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Author:Lee, Sang Yoon (Tim) 

Journal Article
Hit Harder, Recover Slower? Unequal Employment Effects of the COVID-19 Shock

The destructive economic impact of the COVID-19 pandemic was distributed unequally across the population. A worker's gender, race and ethnicity, age, education, industry, and occupation all mattered. We analyze the initial negative effect and its lingering effect through the recovery phase, across demographic and socioeconomic groups. The initial negative impact on employment was larger for women, minorities, the less educated, and the young whether or not we account for the industries and occupations they worked in. By February 2021, however, the differential effects across groups had gotten ...
Review , Volume 103 , Issue 4 , Pages 367-383

Journal Article
Industrial and Occupational Employment Changes During the Great Recession

The U.S. labor market contracted sharply during the Great Recession. The ensuing recovery has been sluggish and by some measures still incomplete. In this paper, we break down aggregate employment during the Recession and the recovery into changes across industries and occupations. There is a clear asymmetric pattern: The contraction is driven by sectors and the recovery by occupations. In particular, the contraction between 2008 and 2010 primarily reflects a steep decline in construction employment, partially mitigated by expansions in the food services, education, and health industries. The ...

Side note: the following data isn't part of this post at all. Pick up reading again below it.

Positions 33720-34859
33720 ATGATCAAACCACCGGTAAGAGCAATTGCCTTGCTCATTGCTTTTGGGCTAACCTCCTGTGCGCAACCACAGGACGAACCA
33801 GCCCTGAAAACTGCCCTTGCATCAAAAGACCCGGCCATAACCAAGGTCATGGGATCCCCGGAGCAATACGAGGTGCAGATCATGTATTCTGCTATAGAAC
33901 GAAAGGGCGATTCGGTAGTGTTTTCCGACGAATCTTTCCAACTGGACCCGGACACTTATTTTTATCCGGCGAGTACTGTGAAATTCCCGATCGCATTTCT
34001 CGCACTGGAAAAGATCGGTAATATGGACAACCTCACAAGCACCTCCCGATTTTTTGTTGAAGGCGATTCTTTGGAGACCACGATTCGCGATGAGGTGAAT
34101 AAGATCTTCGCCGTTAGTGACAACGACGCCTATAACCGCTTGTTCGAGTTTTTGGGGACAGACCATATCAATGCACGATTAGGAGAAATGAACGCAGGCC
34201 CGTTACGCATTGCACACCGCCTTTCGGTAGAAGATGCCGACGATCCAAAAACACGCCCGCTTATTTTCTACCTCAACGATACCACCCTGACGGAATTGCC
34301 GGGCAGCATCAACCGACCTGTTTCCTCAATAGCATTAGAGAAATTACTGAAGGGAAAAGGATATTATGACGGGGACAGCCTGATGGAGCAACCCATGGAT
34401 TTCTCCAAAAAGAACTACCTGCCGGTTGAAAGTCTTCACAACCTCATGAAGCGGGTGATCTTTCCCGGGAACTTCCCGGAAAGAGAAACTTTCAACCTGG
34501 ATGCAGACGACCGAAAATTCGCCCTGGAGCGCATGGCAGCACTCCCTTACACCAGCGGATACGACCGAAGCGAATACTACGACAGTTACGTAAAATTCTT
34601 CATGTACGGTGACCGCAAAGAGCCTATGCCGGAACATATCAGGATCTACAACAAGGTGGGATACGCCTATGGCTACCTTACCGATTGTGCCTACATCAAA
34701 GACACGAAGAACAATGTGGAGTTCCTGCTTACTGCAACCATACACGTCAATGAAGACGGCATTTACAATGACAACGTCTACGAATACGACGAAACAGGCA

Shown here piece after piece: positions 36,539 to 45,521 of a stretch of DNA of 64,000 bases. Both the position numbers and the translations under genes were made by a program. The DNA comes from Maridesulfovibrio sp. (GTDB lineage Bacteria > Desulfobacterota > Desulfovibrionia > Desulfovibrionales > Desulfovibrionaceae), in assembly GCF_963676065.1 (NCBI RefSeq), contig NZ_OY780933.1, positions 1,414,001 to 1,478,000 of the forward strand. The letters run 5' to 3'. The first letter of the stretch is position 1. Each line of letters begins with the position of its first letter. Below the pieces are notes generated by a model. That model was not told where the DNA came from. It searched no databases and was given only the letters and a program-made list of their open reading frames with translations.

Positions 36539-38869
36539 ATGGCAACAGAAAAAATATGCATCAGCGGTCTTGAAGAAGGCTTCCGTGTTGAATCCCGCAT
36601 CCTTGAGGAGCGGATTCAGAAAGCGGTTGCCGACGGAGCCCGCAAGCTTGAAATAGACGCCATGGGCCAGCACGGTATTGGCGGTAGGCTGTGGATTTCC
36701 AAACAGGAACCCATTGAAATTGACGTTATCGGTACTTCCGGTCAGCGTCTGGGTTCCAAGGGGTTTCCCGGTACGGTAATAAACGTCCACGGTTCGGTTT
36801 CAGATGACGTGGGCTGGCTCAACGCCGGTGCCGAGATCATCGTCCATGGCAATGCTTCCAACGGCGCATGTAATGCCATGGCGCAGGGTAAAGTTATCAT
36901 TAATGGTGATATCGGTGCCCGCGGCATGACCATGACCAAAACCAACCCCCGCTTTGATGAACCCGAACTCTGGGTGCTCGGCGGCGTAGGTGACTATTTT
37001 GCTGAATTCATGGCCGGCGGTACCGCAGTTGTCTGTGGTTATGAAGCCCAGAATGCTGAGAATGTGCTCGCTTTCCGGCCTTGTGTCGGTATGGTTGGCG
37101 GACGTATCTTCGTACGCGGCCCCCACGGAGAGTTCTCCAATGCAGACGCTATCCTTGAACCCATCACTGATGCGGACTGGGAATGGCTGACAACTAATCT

Review , Volume 99 , Issue 4 , Pages 307-317

Journal Article
Who Should Work from Home During a Pandemic? The Wage-Infection Trade-off

Shutting down the workplace is an effective means of reducing contagion but can induce large economic losses. We harmonize the American Time Use Survey and O*NET data to construct a measure of infection risk (exposure index) and a measure of the ease with which a job can be performed remotely (work-from-home index) across both industries and occupations. The two indexes are negatively correlated but distinct, so the economic costs of containing a pandemic can be minimized by sending home only those workers that are highly exposed to infection risk but that can perform their jobs easily from ...
Review , Volume 104 , Issue 2 , Pages 92-109




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